How a country’s government decides to address climate change sets the tone for climate change agenda across its, agencies, organizations and even their private sector. If government takes an aggressive approach, and sets a clear and actionable agenda, the people will rally around that agenda and the benefits will be evident not only for that country, but for the entire world. If, however, government takes a lukewarm approach, or denies the current or future impacts of the dramatic change in our climate, then agencies and other government representatives are limited in their ability to address and plan for those impacts. Countries without a clear agenda that do not make urgent the need to address climate change will see the same indifferent attitude in their population. A lack of action will ultimately play out globally as well.
In the United States, the White House has published many reports, been involved in global meetings, and supported other governments in setting agenda around climate change. Despite all this, clear and actionable tasks have not been requested of the American people. The US is the second largest contributor, behind China, to the world’s greenhouse gasses and global warming. As such, federal departments, government agencies, and public administrators at every level lack an understanding of their ability to impact outcomes.
With the release of the National Climate Assessment (May 2014), it is widely anticipated that regulations from the White House will follow – after all, we cannot report that climate change is happening, produce scientific data that points strongly toward human activities, and then do nothing. Strong direction from the top is definitely needed. Without top-down guidance, agencies are left on their own to determine what, if any planning and consideration will be given to climate change, global warming and the impacts of both on their specific missions.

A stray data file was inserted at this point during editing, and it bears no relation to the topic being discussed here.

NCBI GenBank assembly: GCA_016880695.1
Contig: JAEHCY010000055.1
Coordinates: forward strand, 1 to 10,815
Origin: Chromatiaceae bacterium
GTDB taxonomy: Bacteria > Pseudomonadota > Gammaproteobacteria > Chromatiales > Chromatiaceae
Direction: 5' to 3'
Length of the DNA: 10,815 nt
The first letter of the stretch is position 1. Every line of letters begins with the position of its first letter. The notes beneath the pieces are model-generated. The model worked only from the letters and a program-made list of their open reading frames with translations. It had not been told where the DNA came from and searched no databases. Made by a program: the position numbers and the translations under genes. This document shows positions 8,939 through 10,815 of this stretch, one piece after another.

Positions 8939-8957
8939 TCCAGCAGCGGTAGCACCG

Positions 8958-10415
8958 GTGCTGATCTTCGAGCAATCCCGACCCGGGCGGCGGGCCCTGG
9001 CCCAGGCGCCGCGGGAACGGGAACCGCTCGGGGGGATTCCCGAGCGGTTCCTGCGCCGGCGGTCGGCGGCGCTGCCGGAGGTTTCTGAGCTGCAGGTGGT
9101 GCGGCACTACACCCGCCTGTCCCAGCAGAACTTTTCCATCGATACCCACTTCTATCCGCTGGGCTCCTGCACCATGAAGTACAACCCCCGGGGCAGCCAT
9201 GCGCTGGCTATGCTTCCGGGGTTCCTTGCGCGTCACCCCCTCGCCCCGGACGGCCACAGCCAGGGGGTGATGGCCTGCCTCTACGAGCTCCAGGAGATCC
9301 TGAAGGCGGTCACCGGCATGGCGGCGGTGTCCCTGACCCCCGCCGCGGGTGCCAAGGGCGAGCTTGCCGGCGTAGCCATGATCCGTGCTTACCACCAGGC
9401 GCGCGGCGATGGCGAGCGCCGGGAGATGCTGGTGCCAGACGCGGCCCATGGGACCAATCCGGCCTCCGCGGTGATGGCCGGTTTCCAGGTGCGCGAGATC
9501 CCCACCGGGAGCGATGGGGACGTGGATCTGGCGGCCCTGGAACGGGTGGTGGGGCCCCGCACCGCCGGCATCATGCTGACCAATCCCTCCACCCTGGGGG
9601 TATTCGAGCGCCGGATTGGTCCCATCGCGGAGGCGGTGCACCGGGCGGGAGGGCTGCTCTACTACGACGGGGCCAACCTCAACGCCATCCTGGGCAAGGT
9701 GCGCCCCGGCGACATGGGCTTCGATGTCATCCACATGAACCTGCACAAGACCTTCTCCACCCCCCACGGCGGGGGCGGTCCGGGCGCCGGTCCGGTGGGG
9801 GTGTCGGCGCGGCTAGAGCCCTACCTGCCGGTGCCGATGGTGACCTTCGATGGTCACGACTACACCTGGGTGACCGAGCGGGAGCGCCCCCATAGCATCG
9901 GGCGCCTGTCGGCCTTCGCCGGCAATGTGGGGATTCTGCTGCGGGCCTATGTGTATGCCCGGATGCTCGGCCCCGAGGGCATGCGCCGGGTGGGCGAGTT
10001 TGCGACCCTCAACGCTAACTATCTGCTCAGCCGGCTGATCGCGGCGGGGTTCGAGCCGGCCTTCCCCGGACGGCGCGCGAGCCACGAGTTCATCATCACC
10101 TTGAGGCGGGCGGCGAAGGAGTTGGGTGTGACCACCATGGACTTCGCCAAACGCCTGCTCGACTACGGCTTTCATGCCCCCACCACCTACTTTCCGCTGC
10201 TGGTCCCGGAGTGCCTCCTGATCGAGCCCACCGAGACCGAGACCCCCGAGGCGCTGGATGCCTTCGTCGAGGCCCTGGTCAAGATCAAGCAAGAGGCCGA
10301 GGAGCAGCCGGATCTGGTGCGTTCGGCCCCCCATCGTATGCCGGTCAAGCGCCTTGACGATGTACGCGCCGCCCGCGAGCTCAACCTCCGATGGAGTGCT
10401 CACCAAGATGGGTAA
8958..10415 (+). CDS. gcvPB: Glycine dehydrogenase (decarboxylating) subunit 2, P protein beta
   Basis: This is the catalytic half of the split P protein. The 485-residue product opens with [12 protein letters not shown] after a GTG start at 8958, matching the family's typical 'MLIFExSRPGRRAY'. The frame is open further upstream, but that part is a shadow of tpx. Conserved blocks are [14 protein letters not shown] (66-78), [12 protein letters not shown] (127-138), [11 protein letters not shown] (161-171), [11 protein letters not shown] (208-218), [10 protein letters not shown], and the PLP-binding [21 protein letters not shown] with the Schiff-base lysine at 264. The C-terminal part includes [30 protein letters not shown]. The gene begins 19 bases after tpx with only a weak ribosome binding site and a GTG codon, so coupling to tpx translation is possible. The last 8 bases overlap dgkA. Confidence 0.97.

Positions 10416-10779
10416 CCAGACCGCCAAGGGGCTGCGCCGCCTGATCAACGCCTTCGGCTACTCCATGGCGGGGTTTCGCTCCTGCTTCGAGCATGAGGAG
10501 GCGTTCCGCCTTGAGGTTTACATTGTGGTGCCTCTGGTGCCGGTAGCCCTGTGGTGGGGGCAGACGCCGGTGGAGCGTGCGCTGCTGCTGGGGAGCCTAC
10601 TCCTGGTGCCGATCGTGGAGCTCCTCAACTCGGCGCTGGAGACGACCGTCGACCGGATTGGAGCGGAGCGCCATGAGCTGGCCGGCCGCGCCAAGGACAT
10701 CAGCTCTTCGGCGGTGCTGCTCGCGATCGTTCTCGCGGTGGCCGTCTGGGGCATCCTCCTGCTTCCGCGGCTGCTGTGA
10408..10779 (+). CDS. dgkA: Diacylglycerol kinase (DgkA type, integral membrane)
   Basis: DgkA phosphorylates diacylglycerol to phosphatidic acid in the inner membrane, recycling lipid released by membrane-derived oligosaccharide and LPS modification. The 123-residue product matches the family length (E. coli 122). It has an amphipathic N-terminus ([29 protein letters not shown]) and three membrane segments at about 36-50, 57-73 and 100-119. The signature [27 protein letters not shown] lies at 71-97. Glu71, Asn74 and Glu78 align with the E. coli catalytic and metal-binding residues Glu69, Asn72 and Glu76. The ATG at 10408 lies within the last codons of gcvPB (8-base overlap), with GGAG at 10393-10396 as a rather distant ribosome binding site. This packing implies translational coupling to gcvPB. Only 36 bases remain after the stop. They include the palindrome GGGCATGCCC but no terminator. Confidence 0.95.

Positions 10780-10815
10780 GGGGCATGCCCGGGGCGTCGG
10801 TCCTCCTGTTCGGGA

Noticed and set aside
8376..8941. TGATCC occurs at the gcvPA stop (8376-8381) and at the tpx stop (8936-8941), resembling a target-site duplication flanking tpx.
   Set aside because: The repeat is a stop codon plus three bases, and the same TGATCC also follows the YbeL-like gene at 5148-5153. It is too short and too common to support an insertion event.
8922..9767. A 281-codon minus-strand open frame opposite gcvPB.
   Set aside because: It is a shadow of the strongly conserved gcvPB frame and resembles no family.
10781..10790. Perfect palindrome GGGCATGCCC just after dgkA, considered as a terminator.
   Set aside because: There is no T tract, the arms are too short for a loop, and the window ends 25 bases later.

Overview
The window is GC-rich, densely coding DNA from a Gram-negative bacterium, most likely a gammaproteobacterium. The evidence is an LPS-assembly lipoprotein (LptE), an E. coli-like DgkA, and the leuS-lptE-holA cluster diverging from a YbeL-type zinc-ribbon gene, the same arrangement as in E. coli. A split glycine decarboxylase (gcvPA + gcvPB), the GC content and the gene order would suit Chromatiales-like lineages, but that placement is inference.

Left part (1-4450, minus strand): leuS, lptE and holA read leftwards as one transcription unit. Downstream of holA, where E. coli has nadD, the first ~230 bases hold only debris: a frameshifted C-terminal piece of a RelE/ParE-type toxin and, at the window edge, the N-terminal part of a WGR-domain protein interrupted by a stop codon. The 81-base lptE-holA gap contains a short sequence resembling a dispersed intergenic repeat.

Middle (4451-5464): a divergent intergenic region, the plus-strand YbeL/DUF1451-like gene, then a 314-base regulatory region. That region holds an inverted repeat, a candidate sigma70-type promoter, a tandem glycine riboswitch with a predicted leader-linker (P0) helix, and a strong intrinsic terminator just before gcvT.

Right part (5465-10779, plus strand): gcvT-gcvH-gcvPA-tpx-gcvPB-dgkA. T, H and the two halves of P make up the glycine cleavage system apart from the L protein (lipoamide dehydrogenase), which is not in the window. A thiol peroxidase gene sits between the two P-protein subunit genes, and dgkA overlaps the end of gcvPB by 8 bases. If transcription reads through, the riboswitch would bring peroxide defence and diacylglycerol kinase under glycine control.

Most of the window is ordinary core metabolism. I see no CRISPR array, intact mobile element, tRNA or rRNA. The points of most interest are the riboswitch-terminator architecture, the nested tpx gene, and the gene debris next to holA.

Emergency managers and other public administrators are looking for direction as they begin connecting the dots between apparent changes and their own responsibilities. Soft language or argumentative discussion lend to poor planning and/or an overall lack of action as planners decide to wait for further or more clarifying instruction. FEMAs language attempts to tackle issues facing emergency mangers, but falls far short of being instructive or direct:
“Scientists predict that climate change will cause more intense storms, frequent heavy precipitation, heat waves, drought, wildfires, extreme flooding, and higher sea levels. This may alter the types and magnitudes of hazards that communities and emergency management professionals face, impacting mitigation, preparedness, and response and recovery operations…Emergency managers may therefore want to consider how changing natural hazard risks could impact their states, communities, and organizations in the future. At FEMA we call this ‘climate change adaption.'” (Reference: FEMA LLIS)
Using soft language like “this may alter the types and magnitudes of hazards” and “emergency managers may therefore want to consider” provides no direction, and implies a lack of necessity. In FEMAs defense, it is difficult to provide concrete direction when there is no support from top officials, and those who strive to make solid plans around even the most scientific information get turned away. When government branches like the Department of Defense are barred from considering the impacts of climate change on their global operations by the House of Representatives, as has just happened, there is little hope that other government extensions will attempt to do the same. As a result of the conflict between federal reports and federal action, more soft language will be found, and less proactive work will be done.